Posted by: Invisible Adjunct at February 20, 2004 08:42 PM

Yeah, it is different now--that's right. It was bad when we finished (early 1990s to mid 1990s) and it's been getting worse ever since. The odds were not great then and they're much worse now. Just not quite (yet) Powerball, that's all.

The big thing to remember is that there are odds at all. That's really very different than many other professions. If you get a legal or medical degree, it really isn't deluded to imagine that if you keep at it, there will be a decent enough (economically, that is) life out there for you somewhere. Not inevitable, but pluck and talent and stick-to-itness are important in that context. With academia, it really is something of a lottery. And you know what economists say about lotteries: even at reasonably decent odds, they are a chump's game. The house always wins--or the house would be out of business.

Posted by: Timothy Burke at February 20, 2004 09:25 PM

It's definitely not Powerball.

In terms of despair, I guess I would want to distinguish between individual and collective or institutional despair.

For the individual who has invested years of time, energy, and resources (and let's not get started on the opportunity costs...) only to be shut out of the profession, despair is a reasonable response to the situation. (I'm not saying such individuals should spend the rest of their lives holding "pity parties" and wallowing in despair rather than searching for alternative employment. I am saying that a sense of despair and futility is the normal response, that will have to be overcome).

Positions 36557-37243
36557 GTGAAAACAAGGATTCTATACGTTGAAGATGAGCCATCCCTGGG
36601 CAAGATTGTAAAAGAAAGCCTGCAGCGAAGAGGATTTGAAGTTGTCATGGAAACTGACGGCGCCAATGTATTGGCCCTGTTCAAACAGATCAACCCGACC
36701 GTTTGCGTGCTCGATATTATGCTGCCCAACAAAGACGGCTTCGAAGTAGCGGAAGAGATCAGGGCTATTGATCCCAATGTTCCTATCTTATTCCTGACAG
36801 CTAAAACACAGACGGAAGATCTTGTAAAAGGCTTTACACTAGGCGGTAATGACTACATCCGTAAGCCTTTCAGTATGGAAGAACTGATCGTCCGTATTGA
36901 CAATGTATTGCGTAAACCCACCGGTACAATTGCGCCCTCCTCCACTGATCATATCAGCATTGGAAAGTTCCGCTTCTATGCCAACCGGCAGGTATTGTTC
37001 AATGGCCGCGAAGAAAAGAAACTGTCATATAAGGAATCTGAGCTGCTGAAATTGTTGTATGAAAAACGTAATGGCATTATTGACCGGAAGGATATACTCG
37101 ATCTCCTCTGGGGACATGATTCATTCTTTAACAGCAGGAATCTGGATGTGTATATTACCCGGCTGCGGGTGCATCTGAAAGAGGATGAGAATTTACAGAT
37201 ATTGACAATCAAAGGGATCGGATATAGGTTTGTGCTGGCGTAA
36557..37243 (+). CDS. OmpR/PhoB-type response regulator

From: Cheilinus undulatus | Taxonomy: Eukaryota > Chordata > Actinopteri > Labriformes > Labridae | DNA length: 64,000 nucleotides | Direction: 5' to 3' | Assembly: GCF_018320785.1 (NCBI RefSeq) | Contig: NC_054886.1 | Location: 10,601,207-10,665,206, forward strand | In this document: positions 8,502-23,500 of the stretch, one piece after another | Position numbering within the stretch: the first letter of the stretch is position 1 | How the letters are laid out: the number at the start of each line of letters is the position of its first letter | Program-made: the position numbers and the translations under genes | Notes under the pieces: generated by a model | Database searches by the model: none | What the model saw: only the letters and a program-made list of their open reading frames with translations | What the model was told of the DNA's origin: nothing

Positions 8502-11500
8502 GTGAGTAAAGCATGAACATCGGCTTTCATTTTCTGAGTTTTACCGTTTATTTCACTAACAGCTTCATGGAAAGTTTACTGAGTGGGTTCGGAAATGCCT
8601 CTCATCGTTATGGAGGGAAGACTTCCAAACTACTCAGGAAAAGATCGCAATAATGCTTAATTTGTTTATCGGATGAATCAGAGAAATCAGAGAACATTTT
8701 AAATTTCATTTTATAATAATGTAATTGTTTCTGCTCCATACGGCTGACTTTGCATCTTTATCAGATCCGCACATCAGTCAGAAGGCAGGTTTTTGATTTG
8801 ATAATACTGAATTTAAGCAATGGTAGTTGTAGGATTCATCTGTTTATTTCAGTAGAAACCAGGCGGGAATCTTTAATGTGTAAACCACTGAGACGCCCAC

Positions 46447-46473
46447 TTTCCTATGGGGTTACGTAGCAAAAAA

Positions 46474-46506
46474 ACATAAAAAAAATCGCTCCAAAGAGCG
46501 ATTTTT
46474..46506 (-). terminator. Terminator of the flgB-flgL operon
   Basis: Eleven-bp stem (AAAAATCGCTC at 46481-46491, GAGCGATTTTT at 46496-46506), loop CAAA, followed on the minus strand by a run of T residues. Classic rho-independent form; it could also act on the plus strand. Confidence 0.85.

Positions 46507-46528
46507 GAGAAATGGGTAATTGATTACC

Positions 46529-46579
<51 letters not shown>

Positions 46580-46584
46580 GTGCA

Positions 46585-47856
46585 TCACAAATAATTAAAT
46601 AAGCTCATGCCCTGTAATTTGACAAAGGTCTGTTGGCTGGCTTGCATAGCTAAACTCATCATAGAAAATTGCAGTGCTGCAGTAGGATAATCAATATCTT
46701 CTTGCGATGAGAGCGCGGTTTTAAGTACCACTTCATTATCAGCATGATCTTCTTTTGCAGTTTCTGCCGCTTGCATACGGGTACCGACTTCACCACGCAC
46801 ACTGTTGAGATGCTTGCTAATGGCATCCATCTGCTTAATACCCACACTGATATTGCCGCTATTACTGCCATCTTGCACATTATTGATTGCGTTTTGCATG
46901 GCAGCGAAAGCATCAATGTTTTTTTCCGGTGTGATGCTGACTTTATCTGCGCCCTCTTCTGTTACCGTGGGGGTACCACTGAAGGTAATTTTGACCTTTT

But I don't think despair is a useful collective response for those who remain within the academy. The ostrich syndrome (problem? what problem?) is disastrous, but just giving up on the whole enterprise would be equally disastrous.

Posted by: Invisible Adjunct at February 20, 2004 10:16 PM

"while watching the literature you love get repeatedly indicted in the kangaroo court that contemporary scholarship has become."

I'm curious, as I have seen a number of English scholars make comments similar to what Rose has said (quoted above). Now, I'm more of a social sciences person than humanities, but before deciding to apply to grad school I went and looked at the most recent year of so of some of the major journals in my area. The question was, could I stand reading and writing stuff like that for the rest of my life?

The answer was yes, so here I am in my first year of grad school. But do most students not check out currently scholarly trends in their fields? Or do they assume that they won't have to write about the things that are common in the contemporary literature?

Posted by: oliviacw at February 21, 2004 02:19 AM

I agree with Timothy Burke in comment 18

Posted by: Duckling at February 21, 2004 05:08 AM